If DxO’s business model involves private equity then the company will be carrying a lot of debt. Servicing that debt will require constant growth in sales. Add in the rise in interest rates of the last few years, and the need for ever more sales each is even more pressing. Hence, each new version of PL must have headline grabbing new features (even if you or I think those new features are less than exciting) to drive new sales. That financial / business requirement means there is no time to rewrite PL from the bottom up.


I agree.

But, since that 75% limit is “hardcoded” for performance reasons, couldn’t they just make it “user selectable” while leaving all the rest intact? As a “beta feature” for experienced users, maybe, with a huge warning “don’t touch this unless you are prepared for a performance hit during refresh”. It would almost come for “free”.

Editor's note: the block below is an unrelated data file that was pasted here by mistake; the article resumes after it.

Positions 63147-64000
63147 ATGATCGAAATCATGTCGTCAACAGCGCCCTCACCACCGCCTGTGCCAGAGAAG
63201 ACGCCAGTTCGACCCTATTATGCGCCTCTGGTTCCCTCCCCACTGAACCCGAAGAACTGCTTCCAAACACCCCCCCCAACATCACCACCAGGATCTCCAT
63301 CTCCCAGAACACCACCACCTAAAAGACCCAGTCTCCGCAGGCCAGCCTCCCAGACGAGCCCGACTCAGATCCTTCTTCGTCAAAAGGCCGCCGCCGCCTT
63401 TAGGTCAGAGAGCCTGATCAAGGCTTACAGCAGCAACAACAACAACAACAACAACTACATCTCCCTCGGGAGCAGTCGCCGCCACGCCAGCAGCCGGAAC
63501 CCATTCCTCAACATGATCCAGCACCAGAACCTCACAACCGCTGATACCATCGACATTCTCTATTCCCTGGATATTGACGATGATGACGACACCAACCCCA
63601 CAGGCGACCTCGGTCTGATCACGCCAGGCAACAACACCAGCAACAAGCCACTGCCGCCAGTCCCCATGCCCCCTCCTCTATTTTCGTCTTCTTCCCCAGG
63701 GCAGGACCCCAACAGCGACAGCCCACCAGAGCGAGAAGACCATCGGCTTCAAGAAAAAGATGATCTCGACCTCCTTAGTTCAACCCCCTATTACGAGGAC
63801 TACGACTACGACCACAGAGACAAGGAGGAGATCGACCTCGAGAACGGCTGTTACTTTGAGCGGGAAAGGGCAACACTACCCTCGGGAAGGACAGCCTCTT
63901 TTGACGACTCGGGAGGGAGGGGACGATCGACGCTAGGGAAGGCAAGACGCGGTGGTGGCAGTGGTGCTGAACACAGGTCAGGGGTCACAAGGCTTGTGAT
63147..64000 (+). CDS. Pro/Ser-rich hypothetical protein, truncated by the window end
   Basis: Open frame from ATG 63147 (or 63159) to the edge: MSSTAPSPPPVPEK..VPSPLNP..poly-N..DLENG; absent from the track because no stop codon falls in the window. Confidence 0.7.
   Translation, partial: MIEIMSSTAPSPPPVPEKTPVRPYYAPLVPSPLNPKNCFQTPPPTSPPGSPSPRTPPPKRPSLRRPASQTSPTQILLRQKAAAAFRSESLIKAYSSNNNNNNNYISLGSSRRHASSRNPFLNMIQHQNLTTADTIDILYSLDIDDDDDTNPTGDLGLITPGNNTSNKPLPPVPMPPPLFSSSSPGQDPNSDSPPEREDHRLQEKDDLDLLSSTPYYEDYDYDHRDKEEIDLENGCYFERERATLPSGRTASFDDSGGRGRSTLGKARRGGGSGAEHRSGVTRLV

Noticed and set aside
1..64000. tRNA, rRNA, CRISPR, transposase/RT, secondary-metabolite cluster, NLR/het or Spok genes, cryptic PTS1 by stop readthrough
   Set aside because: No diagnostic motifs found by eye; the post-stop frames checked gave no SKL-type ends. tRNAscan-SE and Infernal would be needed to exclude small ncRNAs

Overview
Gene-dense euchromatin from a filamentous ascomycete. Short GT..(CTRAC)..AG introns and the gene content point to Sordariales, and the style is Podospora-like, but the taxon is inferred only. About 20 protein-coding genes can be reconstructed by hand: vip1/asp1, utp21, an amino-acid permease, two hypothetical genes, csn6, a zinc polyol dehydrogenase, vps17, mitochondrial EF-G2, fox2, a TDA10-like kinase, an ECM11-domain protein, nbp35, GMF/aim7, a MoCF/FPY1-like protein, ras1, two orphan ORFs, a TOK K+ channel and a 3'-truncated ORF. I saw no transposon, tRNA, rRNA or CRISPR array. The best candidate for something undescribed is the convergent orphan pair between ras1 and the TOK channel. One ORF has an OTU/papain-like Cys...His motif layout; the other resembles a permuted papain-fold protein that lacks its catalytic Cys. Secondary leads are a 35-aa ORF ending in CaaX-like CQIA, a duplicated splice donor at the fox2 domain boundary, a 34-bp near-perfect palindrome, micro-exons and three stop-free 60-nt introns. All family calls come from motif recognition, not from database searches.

That would be at least a temporary and VERY easy fix until they do a complete and proper complete reworking and optimization (=rewriting from scratch) of the viewer code. Which, of course, would require a lot of effort (but still is needed sooner or later).

@stuck but it might help with getting the current users to part with their upgrade fees!?

To be honest there is little excuse for the current state of certain elements of DxPL.

As I stated in the Topic you indicated the 75% feature needs to continue to exist if performance is the driving factor but I am not totally convinced that is actually true!?

So provide both for users to choose, it is important to have the ability to view the whole image in as near WSIWYG form as possible, occasionally if the CPU is not up to the job and continuously if it is.